Permitted development rights: change of use of agricultural buildings to residential

Permitted development rights allowing the change of use of agricultural buildings to residential have been expanded to allow up to five homes. Here is an overview for those in the agriculture sector.

02 July 2018

What are the rights?

Since 6 April 2018, agricultural buildings in England can be changed to residential use for up to five homes under permitted development rights. Previously, only three homes were permitted. The rights include the building works reasonably necessary to convert the building(s).

Permitted development rights (PD rights) enable certain building works and changes of use to be carried out without needing to obtain planning permission from the local planning authority.

The government announced these changes as part of the ‘reform programme to build the homes Britain needs’ explaining they were so ‘rural communities have more flexibility on how best to use existing buildings to deliver more much needed homes for families.’ They follow the consultation in spring 2016.

What are the restrictions on these rights?

 While the overall aim of providing these PD rights is flexibility, there are a number of restrictions that developers will need to check before relying on them. The PD rights cannot, for example, be used in National Parks, areas of outstanding natural beauty, conservation areas, the Broads, world heritage sites or sites of special scientific interest. Nor can they be used if the building is a listed building or if the site is or contains a scheduled ancient monument.

If the PD rights can apply to the site, there are several other restraints that developers will need to consider, including the following:

  • The building has to have been used solely for agricultural use as part of an established agricultural unit for a certain period of time before the use is changed to residential.
  • The rights distinguish between ‘larger homes’ (floor space of between 100 and 465 square metres) and 'smaller homes’ (floor space of 100 square metres or less).
  • Of the five homes permitted, three may be larger homes.
  • Where the conversion is to a larger home or homes, the floor space of existing building or buildings cannot be more than 465 square metres;
  • Any previous development under these PD rights to convert agricultural buildings to residential use and also the use of other agricultural PD rights within the planning unit.
  • If an agricultural tenancy is in place, express consent for the conversion from both the landlord and tenant must be obtained (you cannot terminate an agricultural tenancy for the purposes of carrying out the residential development, unless there is a written agreement that the site is no longer required for agricultural use or at least 1 year has elapsed since the termination of the tenancy).
  • The external dimensions of the new development cannot extend beyond the external dimensions of the existing agricultural building.

Developers will also need to bear in mind that the building works associated with the development must be reasonably necessary. The works permitted are specified as: partial demolition; installing or replacing windows, doors, roofs, exterior walls, water, drainage, electricity, gas or other services.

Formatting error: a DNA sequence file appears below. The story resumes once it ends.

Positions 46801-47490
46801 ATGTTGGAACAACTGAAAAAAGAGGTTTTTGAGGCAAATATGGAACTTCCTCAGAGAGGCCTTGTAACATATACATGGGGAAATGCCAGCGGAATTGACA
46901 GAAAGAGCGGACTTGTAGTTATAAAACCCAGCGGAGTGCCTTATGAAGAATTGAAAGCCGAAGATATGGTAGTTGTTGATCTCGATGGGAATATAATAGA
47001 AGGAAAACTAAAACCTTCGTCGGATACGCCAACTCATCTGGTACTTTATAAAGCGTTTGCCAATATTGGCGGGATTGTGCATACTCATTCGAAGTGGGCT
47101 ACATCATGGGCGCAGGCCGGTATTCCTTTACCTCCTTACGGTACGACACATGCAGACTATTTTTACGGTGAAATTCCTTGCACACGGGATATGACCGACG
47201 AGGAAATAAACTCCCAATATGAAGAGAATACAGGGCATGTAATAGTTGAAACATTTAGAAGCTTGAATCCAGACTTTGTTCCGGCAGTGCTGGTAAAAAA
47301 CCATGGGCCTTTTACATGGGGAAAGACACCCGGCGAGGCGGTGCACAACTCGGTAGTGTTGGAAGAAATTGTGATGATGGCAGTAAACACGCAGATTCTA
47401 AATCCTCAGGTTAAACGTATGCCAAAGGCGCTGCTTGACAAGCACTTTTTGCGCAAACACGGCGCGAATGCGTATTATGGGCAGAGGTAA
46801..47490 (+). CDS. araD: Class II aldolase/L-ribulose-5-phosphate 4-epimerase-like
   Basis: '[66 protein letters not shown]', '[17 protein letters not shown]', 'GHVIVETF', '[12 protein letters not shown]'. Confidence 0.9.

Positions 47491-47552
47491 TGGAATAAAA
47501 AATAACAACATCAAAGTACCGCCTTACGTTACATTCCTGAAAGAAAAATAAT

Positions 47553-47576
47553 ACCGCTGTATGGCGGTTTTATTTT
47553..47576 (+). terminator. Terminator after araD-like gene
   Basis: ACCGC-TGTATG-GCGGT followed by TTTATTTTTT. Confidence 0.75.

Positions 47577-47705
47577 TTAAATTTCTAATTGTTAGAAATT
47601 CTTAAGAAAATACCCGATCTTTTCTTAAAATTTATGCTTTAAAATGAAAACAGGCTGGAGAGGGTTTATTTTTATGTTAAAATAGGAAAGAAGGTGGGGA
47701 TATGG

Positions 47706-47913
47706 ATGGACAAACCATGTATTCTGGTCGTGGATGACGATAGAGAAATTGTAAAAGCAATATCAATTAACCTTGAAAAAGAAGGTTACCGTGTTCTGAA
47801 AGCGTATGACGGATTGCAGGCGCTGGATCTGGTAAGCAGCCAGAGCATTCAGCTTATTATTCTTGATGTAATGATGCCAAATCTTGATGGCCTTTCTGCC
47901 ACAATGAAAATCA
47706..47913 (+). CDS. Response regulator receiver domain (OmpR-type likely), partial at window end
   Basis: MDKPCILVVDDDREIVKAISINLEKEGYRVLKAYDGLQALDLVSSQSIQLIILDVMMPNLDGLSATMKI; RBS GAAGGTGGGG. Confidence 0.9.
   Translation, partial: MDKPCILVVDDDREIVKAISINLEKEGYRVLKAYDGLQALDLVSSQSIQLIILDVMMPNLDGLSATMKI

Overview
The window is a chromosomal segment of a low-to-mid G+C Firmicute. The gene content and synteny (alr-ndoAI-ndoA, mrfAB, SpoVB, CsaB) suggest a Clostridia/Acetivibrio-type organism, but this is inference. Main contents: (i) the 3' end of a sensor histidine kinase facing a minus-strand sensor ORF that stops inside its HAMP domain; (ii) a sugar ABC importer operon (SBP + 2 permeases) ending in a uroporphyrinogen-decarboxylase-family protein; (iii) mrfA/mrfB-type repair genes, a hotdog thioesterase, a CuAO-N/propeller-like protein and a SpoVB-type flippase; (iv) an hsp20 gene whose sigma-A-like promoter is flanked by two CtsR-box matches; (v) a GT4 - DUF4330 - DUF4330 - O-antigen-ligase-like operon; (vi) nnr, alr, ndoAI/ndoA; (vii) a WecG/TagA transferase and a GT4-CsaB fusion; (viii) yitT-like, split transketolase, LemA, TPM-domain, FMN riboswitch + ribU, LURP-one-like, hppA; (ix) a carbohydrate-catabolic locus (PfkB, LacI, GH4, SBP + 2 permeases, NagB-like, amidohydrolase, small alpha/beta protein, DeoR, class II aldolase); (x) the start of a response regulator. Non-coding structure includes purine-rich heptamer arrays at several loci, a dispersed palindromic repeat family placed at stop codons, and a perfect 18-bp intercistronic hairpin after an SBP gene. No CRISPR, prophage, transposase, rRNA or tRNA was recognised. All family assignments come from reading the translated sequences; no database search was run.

Do I need to tell the local authority?

These PD rights do require developers to apply to the local planning authority to find out whether prior approval is needed before the change of use or building works start. Prior approval may be needed if there are transport and highways or noise concerns, contamination or flooding risks on site. Prior approval of whether the location of the building makes it otherwise impractical or undesirable for the building to change uses may be needed, as may prior approval of the design or external appearance of the building.

Any prior approval from the local planning authority must be provided in writing. The approval may contain conditions that need to be followed and the development must be completed within three years of the date of the prior approval. If prior approval is not needed, the developer must wait for a written notice that it is not, before starting development. However, if after a 56 day period, no notice has been given, the developer may start works. Developers seeking to rely on this deemed approval will need to be certain that the application for prior approval was made correctly and the requisite time period has elapsed.

What are the other recent changes to agricultural permitted development rights?

The PD rights to change the use of buildings used for storage and distribution to residential use were due to be withdrawn on 15 April 2018 but have now been extended until 10 June 2019. These rights are similarly restricted in use as those described above for the change of use of agricultural buildings.

In addition, the size limit of new agricultural buildings permitted on larger farms has been increased from 465 square metres to 1,000 square metres. The government says this will help farmers adopt the latest innovations in modern farming practices and follows lobbying by the National Farmers’ Union..

National planning policy

These changes to PD rights are part of a wider picture for development. The government is revising the National Planning Policy Framework (NPPF) (due to be published later this Summer) and the policy changes proposed are predominantly intended to speed up the delivery of housing development in England.

How can Burges Salmon help?

For more information on this topic, please contact Elizabeth Dunn or Cathryn Tracey.

Key contact

Elizabeth Dunn

Elizabeth Dunn Partner

  • Energy, Power and Utilities
  • Infrastructure
  • Real Estate

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